When we reached Flume Cascade Brook the discomfort was back and he wanted to try again. We again found some privacy 200 feet from the trail and brook and had another failed attempt to have a “movement”. Back on the trail we continued up to the Webster/Jackson split, and took the Jackson branch.
About a mile from the split the trail steepens and we were faced with the second big challenge of our trip.
My wife has pretty acute arcophobia (fear of heights). The AMC White Mountain Guidebook describes this section of trail as “ascends steep ledges, with several fairly difficult scrambles”. This would be considered “Class 2” terrain by the Sierra Clubs hiking classification system (occasional use of hands necessary). The boys and our dog Jack were handling the scrambles with just a bit of coaching and spotting. My wife Michelle though was quickly experiencing a lot of emotional stress as a result of her arcophobia.
I could see in her face and by her body positioning she was stressed. What might feel like casual scrambling for many was something very different for her. I tried to offer some help, but I also knew she sometimes does not like me talking to her while she figures out how to make progress. Only 100 feet from the summit she was ready to quit, close to tears, and terrified of the prospect of having to come back down this way. My son and I encouraged her to finish the next 100 feet with us as there might be an easier way back down.
On the summit the celebration waited while both Michelle and Alex rested. Alex was a bit distraught as he knew his mother had been scared on the last section. After some hugs and talking we ate some lunch and I consulted the map. It was 12:50 pm. It had taken us 3 and a half hours to summit against a “book time” of 2:25. That extra hour was due to two lengthy attempts at having a BM, and multiple more small breaks that are not part of my usual hiking pace. For future reference I’m noting that we averaged a “Munter Rate*” of 3.
*Munter Rate is an amazing way of estimating hiking time. For more info check out this article or download this app that I use!
While the shortest way back to the trail head is back down the Jackson branch, I knew my wife would really struggle with some of the “difficult scrambles” she had made it up. I looked closely at the contour lines under the Webster Cliff Trail and the Webster branch. They were not as close as the contour lines under the Jackson branch, which meant it should be a less steep option. This would add a mile to our trip, but likely be less of a down-scramble than the Jackson branch. As a group we discussed this option and reached consensus that we should add this mileage, and likely an hour to our day, if it meant less technical.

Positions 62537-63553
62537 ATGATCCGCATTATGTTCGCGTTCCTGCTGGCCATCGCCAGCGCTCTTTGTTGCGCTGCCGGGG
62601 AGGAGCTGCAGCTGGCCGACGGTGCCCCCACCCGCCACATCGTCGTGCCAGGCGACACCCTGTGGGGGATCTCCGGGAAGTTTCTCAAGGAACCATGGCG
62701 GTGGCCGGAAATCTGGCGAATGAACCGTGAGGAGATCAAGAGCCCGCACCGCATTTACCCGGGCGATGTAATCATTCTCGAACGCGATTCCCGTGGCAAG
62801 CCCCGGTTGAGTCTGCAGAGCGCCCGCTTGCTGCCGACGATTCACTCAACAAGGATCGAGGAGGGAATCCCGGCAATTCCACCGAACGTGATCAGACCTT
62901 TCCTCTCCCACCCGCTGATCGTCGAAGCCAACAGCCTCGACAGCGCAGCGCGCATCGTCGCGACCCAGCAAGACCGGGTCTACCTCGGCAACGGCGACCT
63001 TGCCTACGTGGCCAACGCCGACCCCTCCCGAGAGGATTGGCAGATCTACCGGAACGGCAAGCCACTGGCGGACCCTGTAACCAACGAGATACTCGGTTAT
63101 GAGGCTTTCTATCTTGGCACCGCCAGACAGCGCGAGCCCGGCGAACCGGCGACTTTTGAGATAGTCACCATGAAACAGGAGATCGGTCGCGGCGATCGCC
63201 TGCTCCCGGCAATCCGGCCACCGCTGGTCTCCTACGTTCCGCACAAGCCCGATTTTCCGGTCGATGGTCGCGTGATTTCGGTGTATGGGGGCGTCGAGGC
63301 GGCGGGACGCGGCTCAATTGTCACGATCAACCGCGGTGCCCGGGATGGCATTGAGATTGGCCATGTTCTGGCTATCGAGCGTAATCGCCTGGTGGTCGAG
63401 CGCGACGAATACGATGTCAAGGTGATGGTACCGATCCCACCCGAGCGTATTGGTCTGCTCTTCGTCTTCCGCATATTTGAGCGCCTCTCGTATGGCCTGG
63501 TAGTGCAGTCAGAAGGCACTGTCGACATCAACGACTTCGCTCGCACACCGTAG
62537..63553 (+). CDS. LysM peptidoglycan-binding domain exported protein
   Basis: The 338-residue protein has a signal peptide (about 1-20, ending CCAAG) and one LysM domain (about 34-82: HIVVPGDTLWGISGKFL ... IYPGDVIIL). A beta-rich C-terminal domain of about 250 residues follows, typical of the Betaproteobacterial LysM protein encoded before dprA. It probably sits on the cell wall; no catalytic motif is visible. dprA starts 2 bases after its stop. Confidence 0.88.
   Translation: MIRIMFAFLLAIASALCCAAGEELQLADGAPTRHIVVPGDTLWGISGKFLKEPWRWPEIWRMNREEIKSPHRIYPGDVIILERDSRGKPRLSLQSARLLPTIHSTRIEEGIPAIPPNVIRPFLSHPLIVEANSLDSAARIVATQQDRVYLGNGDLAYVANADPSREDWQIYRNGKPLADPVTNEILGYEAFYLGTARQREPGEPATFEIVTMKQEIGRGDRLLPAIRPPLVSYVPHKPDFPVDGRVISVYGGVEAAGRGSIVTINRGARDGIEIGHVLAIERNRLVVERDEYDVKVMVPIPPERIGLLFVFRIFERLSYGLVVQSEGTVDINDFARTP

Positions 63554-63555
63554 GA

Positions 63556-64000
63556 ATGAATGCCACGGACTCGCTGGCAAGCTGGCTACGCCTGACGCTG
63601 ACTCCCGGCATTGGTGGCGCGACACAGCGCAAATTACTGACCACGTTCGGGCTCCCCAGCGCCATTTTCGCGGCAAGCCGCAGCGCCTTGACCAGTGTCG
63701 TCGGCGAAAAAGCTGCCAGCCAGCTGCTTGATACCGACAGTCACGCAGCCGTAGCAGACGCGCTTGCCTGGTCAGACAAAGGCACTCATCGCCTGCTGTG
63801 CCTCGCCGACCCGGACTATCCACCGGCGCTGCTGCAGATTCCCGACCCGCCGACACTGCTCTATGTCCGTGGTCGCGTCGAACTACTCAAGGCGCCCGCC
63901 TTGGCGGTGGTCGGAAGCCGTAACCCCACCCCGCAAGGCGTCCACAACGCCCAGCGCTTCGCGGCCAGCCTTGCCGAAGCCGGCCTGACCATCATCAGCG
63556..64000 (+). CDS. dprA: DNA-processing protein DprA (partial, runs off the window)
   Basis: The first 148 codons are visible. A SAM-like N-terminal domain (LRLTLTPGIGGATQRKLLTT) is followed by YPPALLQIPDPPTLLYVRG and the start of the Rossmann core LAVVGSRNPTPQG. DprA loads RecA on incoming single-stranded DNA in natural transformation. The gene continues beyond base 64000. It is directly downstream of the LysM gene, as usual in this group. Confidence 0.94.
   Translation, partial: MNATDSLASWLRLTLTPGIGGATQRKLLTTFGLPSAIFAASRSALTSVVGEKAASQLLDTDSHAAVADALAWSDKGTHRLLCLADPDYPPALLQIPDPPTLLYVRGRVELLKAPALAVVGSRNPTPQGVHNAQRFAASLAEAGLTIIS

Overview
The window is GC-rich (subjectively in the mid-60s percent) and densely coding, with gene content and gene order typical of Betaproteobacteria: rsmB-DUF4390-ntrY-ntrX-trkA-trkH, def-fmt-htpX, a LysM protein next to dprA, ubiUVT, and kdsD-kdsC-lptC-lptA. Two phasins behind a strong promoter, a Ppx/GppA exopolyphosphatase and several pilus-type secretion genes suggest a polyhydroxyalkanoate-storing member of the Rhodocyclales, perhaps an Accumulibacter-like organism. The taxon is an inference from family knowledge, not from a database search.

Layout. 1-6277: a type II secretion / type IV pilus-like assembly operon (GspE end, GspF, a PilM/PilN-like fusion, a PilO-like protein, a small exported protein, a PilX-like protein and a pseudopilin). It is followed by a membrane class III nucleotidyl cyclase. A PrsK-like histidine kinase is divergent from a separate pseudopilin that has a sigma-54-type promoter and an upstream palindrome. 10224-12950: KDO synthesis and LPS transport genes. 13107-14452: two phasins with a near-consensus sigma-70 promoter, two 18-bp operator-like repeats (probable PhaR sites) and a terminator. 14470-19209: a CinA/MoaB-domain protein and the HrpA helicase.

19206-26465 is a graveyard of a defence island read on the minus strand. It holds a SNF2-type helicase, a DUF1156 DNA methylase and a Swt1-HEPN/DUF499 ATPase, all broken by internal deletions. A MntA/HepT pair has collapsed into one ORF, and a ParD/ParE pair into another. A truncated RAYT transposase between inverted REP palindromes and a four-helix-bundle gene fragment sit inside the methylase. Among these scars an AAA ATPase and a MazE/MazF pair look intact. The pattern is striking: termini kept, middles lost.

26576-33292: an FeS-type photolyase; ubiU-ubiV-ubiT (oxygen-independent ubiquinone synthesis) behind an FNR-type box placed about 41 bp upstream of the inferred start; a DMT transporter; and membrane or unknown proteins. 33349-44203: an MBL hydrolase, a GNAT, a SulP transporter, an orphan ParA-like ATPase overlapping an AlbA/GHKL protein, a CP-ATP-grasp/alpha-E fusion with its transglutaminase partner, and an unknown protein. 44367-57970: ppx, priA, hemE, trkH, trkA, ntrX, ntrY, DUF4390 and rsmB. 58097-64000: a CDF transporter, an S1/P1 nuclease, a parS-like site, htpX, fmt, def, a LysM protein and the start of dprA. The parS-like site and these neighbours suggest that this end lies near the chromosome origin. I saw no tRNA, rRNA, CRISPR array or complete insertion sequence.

We left the summit of Jackson at 1:12 pm and started down the Webster Cliff Trail. Soon after leaving the summit we reached a bit of a scramble, but it was not as bad as the scrambles at the end of the Jackson branch. We slowly negotiated it then hit the relatively easy walking ridge that connects over to Mt Webster. A mother Quail and two of her chicks held us up for a moment while they sat in the middle of the trail. Just before reaching the Webster branch trail junction Alex told me it was time, he had to go.
We made our way off trail to a secluded spot. With some effort Alex was finally able to move his bowels. We buried his waste and packed out the used wipes in a Ziploc and rejoined Michelle, Alden, and Jack on the trail. Relieved to not have stomach pain anymore we ate some candy and started down the Webster branch happy to be heading in the direction of the trail head now.
At 3:50 we reached the beautiful cascade and pool that is part of Silver Cascade Brook. I couldn’t resist a quick swim and jumped in. The water was cold and crisp and while I would be hiking the rest of the way in soaked shorts and trail shoes it was 100% worth it.
The rest of the way out was a bit slow going. Michelle’s right knee was hurting, feeling worse than her left knee that she injured a few years ago. This was her first significant hike in a few years and we both regretted not grabbing any of the pairs of trekking poles we had sitting at home. We will not forget them next time!
As we closed in on 8 hours of hiking I was amazed at how well the boys were doing with the final “slog” part of the day. Their conversations about Fortnite and YouTube had them laughing and giggling for the last couple miles. Alden would often check on Michelle as she was being extra cautious for the last bit of trail. We reached the parking lot at 5:40 pm, had a round of high-fives, and headed straight for ice cream.
Lessons Learned (What would I do differently next time?)